The Death-Defying Pepper Roux

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Pepper's fourteenth birthday is a momentous one.

It's the day he's supposed to die.

Everyone seems resigned to it—even Pepper, although he would much prefer to live. But can you sidestep Fate? Jump sideways into a different life? Naïve and trusting, Pepper sets a course through dangerous waters, inviting disaster and mayhem at every turn, one eye on the sky for fear of angels, one on the magnificent ...

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HarperCollins, 01/19/2010, Library Binding, Brand New! New dust jacket.

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The Death-Defying Pepper Roux

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Pepper's fourteenth birthday is a momentous one.

It's the day he's supposed to die.

Everyone seems resigned to it—even Pepper, although he would much prefer to live. But can you sidestep Fate? Jump sideways into a different life? Naïve and trusting, Pepper sets a course through dangerous waters, inviting disaster and mayhem at every turn, one eye on the sky for fear of angels, one on the magnificent possibilities of being alive.

New York Times bestselling and Printz Award-winning author GeraldineMcCaughrean has created a gripping tale filled with dark humor and daringescapades, where the key to a boy's lifelies in facing his own death.

Join him on the run—if you can keep up.

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Editorial Reviews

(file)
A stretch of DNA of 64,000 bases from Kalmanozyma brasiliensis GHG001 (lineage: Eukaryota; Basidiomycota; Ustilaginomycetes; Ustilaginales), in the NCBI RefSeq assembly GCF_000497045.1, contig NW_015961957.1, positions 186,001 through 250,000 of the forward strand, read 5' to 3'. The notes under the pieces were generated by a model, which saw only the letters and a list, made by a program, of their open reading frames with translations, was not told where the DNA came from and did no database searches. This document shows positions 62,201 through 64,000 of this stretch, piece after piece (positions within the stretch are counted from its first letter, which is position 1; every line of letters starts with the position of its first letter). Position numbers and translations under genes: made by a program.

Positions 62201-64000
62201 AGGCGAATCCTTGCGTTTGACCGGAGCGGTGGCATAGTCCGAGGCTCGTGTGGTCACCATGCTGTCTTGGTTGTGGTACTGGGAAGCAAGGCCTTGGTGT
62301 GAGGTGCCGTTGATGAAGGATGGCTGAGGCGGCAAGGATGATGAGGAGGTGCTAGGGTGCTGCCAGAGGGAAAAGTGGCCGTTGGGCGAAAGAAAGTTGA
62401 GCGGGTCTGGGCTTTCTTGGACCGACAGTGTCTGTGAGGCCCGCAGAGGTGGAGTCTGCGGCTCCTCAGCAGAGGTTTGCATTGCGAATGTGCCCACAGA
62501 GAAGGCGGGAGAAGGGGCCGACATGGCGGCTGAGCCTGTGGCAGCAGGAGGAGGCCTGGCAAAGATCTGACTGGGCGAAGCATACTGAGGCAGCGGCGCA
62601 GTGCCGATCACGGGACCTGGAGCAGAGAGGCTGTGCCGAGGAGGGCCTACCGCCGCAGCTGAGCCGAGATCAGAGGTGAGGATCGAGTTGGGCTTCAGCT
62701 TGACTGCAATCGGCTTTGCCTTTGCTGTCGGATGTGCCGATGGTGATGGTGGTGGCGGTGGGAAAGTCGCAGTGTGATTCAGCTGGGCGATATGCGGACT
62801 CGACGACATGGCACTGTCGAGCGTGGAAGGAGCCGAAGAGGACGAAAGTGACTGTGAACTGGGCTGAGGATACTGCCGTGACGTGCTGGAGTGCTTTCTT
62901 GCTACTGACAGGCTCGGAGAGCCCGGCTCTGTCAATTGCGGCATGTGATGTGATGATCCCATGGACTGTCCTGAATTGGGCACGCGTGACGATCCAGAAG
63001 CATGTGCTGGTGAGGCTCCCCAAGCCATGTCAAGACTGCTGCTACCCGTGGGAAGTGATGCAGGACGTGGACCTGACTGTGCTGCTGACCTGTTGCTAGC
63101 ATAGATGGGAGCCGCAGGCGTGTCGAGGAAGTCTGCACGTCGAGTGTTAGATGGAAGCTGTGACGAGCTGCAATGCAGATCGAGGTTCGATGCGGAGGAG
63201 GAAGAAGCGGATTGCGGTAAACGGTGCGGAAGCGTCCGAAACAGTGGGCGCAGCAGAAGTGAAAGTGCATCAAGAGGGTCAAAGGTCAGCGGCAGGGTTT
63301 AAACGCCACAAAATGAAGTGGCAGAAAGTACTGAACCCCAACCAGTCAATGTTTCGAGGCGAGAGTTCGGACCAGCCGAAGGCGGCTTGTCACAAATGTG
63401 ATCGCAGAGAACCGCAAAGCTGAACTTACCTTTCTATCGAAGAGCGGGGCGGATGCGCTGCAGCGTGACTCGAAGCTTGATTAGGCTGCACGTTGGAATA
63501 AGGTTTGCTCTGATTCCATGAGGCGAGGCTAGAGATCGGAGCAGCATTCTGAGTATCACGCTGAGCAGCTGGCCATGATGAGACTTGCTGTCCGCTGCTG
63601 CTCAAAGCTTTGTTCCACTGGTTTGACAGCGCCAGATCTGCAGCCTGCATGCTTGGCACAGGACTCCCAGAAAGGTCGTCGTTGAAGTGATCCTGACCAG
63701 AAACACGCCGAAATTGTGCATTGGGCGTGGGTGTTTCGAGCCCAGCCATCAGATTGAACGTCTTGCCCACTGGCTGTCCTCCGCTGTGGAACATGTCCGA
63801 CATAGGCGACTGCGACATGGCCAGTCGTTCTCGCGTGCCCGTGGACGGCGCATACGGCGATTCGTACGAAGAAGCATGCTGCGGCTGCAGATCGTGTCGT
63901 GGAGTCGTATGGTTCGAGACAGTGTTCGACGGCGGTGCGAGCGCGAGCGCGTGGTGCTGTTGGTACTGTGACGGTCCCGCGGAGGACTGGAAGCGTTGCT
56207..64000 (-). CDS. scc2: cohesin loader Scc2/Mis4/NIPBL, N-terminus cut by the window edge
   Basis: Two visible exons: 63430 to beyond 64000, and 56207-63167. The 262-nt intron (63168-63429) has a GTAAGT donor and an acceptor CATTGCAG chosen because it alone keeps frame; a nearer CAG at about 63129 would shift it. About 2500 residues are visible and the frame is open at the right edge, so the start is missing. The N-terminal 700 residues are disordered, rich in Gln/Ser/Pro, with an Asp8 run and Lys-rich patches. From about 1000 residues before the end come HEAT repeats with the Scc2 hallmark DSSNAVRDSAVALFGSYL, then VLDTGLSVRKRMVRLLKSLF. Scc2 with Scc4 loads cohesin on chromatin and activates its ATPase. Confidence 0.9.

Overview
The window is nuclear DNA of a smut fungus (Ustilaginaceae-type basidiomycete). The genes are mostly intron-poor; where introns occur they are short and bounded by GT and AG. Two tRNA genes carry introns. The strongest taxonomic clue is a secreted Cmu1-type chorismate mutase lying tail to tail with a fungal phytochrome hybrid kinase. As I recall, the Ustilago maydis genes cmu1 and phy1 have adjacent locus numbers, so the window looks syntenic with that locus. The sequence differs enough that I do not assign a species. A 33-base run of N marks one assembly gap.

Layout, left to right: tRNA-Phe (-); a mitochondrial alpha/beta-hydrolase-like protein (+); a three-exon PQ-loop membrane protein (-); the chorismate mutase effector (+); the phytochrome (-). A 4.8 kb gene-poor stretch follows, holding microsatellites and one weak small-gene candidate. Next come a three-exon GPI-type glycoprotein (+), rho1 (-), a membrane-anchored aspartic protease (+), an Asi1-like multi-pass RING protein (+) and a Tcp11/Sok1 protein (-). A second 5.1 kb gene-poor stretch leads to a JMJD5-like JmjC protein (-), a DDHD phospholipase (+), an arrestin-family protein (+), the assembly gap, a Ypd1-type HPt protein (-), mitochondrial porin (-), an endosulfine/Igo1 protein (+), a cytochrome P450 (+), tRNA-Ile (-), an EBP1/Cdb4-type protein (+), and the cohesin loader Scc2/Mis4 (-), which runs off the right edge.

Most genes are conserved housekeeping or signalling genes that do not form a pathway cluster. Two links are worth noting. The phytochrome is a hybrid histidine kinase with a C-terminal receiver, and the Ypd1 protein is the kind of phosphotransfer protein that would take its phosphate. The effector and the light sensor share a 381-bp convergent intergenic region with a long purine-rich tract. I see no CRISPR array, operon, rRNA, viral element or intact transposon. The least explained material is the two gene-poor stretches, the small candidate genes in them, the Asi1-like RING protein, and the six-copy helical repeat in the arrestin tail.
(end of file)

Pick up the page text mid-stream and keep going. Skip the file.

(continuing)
Booklist (starred review)
“Exuberant prose and whirling humor animate an unforgettable cast of characters. A more whimsical, French cousin to Neil Gaiman’s The Graveyard Book (2008), with a similar timelessly classic feel.”
Assembly on Literature for Adolescents
“The Death-Defying Pepper Roux is a thoughtful novel and an entertaining adventure story. McCaughrean once again proves that she is a talented writer with the ability to weave truly enchanting metaphors.”
The Horn Book
“[T]horoughly entertaining. It’s McCaughrean’s way with language that establish[es] this picaresque tale as the latest evidence that she is one of the more remarkable novelists writing for children today.”
"Exuberant prose and whirling humor animate an unforgettable cast of characters. A more whimsical, French cousin to Neil Gaiman’s The Graveyard Book (2008), with a similar timelessly classic feel."
Children's Literature - Carol Ann Lloyd-Stanger
Aunt Mireille greets the birth of her nephew with a grave prediction—that he will die at age fourteen. She spends his childhood teaching him the last rites instead of nursery rhymes and convinces everyone in the family this death is inevitable. On his fourteenth birthday, Pepper runs away in an attempt to escape death. Pepper steals aboard his father's ship and poses as the captain, managing to enlist the support of Duchesse, a cross-dressing and nurturing steward. In the midst of the ship going down, Pepper is plunged into one rollicking adventure after another, pretending to be a deli worker, a delivery boy, a reporter, and a member of the Foreign Legion. In each case, Pepper's genuine concern for people and desire to help others helps him bring out the best in some of the people around him. But will he be able to continue to cheat sure death? Or will the large man who has been following him manage to catch him and fulfill the prophesy? The plot is wandering and sometimes difficult to follow, but the writing is fun and the characters are very engaging. Probably most appealing for readers (especially boys) aged 10 to 14. Reviewer: Carol Ann Lloyd-Stanger